Luka Review: Pixar’s new movie is a modest glow


Pixar’s latest movie is a fantasy of a sea monster coming ashore, rooted in real childhood memories. Director Enrico Casarosa (previously a short story of Pixar) Larna)base Luka In his own childhood summer, the result is a film that not only brings a fantastic element, but also evokes certain emotions associated with the coming-of-age story.

Luka It doesn’t explore the big existential sentiment of the Pixar movie that made the company an industry leader, but it captures the fleeting summer days of Halcyon in a sweet and unobtrusive way. Kasarosa overturns the typical Pixar formula not only in the visual styling of the film, but also in the way it weaves emotions using small story moments.

[Ed. note: This review contains slight spoilers for Luca.]

Image: Pixar

Luka Chase two young sea monsters. The famous Luka (Jacob Tranbray) is curious but timid. His fast-growing interest in the human world was crushed by overprotective parents. Meanwhile, the fearless Alberto (Jack Dylan Grazer) lives in the land, encouraging Luke to be more daring. They fled to the human town, dreaming of buying a Vespa and seeing the world. Opportunity to earn enough money to buy a valuable moped, the two are triathlons who eat pasta instead of running legs with fishmonger’s daughter Julia (Emmaberman). Participate in the cup.

To Luka, Magic is in the details that flesh out the human world. The underwater environment is certainly gorgeous, but the seaside town of Porto Rosso is really shining. Through the eyes of Luke and Albert, it makes sense that the human setting should be very lovingly enhanced. The laundry hanging between the streets, the bumpy cobblestones, the posters on the walls, and all the details create a gorgeous real-world rendition. It’s not realistic, but the city is a little warmer, a little brighter, a little golden, and it’s like a rosy memory. Stylization boosts this blissful summer shared by three friends.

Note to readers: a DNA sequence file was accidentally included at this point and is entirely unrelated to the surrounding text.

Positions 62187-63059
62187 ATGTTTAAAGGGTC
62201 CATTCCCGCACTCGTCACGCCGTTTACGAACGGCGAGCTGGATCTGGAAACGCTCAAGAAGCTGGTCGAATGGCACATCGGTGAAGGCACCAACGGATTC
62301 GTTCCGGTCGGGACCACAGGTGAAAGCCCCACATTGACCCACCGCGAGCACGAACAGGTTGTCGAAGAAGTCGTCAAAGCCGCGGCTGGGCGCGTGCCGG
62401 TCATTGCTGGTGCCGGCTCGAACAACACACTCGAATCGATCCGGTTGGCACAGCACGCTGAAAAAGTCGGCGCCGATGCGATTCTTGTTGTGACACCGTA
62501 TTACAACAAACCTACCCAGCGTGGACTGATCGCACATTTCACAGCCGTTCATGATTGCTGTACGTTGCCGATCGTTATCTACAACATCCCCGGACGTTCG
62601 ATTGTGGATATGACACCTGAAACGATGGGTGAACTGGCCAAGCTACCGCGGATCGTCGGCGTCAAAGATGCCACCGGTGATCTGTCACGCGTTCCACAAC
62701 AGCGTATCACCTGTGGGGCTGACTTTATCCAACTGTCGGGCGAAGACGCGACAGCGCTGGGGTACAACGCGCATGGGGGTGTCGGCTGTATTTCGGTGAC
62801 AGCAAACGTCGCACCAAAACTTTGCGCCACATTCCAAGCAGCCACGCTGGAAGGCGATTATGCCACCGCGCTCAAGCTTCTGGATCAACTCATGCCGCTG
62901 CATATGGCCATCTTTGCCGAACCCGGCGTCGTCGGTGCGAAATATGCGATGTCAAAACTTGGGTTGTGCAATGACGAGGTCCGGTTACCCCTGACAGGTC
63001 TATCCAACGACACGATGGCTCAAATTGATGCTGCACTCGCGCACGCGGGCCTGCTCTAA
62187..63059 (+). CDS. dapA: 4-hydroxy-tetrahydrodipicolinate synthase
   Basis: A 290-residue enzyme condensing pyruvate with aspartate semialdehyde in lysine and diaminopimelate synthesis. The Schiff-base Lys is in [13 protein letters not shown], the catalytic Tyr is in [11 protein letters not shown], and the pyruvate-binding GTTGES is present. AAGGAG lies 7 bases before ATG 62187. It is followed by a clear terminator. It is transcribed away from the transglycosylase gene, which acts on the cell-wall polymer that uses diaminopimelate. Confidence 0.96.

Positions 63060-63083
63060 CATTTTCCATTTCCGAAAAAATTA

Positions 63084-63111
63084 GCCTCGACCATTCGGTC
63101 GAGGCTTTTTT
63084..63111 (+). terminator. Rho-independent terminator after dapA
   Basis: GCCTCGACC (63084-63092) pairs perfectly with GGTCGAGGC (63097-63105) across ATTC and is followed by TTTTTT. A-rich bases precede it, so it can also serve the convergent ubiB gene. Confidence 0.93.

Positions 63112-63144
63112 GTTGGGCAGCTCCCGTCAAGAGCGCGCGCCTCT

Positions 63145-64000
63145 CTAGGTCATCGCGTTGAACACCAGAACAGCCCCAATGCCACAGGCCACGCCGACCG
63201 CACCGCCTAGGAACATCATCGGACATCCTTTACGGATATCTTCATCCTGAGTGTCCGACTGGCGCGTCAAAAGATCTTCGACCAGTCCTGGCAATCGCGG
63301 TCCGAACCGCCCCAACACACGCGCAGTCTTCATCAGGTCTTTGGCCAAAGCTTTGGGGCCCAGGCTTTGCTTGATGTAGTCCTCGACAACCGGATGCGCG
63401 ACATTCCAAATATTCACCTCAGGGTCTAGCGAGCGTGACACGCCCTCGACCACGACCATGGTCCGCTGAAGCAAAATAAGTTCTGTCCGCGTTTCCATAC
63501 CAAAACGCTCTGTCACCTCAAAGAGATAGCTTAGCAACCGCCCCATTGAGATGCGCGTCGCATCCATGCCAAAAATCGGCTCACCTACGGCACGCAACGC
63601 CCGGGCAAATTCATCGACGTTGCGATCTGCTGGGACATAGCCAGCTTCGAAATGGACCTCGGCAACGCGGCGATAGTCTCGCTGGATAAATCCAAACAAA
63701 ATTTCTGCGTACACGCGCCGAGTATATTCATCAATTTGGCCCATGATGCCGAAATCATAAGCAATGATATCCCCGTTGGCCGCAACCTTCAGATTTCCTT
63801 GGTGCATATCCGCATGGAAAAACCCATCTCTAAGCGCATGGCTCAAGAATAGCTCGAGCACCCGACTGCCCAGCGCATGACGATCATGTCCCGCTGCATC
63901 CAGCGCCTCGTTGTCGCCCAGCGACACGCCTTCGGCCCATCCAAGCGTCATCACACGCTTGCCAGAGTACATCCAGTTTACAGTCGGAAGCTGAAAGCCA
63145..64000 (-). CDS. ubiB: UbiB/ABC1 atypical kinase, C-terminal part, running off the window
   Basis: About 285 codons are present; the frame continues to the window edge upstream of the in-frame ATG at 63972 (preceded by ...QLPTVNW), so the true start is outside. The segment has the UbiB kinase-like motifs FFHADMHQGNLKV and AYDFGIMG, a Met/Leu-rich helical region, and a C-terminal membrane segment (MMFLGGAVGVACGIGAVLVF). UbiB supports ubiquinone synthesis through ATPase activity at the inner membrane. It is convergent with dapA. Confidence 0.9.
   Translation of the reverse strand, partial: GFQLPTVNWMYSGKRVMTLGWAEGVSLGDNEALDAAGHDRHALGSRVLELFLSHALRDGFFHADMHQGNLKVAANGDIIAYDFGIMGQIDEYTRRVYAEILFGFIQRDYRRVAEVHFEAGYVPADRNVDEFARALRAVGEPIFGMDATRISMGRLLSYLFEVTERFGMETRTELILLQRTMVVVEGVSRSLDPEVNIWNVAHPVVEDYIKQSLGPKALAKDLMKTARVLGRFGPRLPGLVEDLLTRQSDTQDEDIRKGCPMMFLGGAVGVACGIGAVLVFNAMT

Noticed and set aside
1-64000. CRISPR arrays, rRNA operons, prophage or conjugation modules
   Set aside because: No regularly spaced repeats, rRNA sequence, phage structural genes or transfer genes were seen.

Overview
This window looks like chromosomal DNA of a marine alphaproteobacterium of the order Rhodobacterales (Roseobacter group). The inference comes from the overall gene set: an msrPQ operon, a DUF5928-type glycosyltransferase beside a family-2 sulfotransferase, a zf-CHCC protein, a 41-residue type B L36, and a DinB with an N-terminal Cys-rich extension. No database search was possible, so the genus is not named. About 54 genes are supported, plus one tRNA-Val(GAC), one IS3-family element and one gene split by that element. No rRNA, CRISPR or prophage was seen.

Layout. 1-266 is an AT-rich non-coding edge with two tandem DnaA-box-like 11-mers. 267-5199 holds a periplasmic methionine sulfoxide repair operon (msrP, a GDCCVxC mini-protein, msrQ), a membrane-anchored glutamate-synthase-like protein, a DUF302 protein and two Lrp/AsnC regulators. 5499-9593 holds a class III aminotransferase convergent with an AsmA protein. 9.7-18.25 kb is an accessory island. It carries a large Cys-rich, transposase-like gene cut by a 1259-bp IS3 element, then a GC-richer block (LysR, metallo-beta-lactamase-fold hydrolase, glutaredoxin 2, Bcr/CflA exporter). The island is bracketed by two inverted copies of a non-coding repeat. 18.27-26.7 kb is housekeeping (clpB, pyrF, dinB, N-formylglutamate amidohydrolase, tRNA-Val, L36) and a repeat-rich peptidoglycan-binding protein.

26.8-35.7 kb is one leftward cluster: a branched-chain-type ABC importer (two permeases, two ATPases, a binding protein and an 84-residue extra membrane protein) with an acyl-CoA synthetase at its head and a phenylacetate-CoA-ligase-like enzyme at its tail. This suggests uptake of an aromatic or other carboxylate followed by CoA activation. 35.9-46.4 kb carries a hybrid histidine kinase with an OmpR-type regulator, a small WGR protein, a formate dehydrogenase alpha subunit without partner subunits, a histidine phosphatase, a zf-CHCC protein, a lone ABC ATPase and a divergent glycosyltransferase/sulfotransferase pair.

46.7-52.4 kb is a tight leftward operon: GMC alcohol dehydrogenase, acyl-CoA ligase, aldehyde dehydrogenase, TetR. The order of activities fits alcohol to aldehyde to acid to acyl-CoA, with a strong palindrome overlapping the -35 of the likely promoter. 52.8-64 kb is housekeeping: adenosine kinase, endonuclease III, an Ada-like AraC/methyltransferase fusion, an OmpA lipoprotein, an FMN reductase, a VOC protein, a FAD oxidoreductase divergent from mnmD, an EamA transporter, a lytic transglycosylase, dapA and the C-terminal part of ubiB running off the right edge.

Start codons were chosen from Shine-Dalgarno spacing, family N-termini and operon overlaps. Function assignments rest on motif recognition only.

Each character has a very unique design that is more cartoonish than a regular Pixar fare. With exaggerated expressions and movements, all characters (not just children) have a very cautious physicality. They have thoughts that extend to voice actors, and there is a clear difference between Trenbray, who is more hesitant as Luka, who slowly gains confidence, and Glazer, who is reckless as Alberto, who comes into contact with his more vulnerable side. There is. But especially memorable is Julia’s father (and a cat with a similar facial pattern), a large stoic man with an impressive mustache. He isn’t particularly close, but eventually opens his heart to these two incompatible children.

LukaThe central storyline is very simple: three kids compete in a race, and Luka and Albert hide their identities. But it only allows the relationship between the characters to be centered. What started out as a simple friendship between Luke and Alberto grows into something more complex as Julia enters the photo. It’s not a romantic headache. instead of, Luka While acknowledging how difficult it is to accept it, we play with the idea that everyone can have different emotionally satisfying relationships with different people.

Julia, Luka, Alberto eating pasta

Image: Pixar

Pixar is known for his emotional films, and at first glance, Luka It looks like an outlier.It doesn’t work like soul Or Inside out, Each build a great emotional catharsis. Instead, its overwhelming Pixar sentiment is of a different caliber and sinks after the credit is rolled back. The emotional arc of the film is not defined by one or two big moments. Instead, the best bits are actually scattered during the more typical climatic moments. From Luka and Alberto, who try gelato for the first time, to Luka and Julia, who join with a telescope, relatively ordinary interactions are interwoven to create an exciting growth story.

LukaThe story is simple, but it works very beautifully. Just as Kasarosa pushed the boundaries of Pixar’s in-house style, he also played with varying degrees of effectiveness in the storytelling style that the studio had done many times. Luka It’s not trying to make people cry, as some Pixar movies now feel obligatory, but it still sounds like a bittersweet experience. Instead of Tearjerker, it’s a nostalgic memory, a soft sigh after the memory of the passing.

Luka Available to all users on Disney Plus on June 18th.



Disney + Luka

Price at the time of publication.

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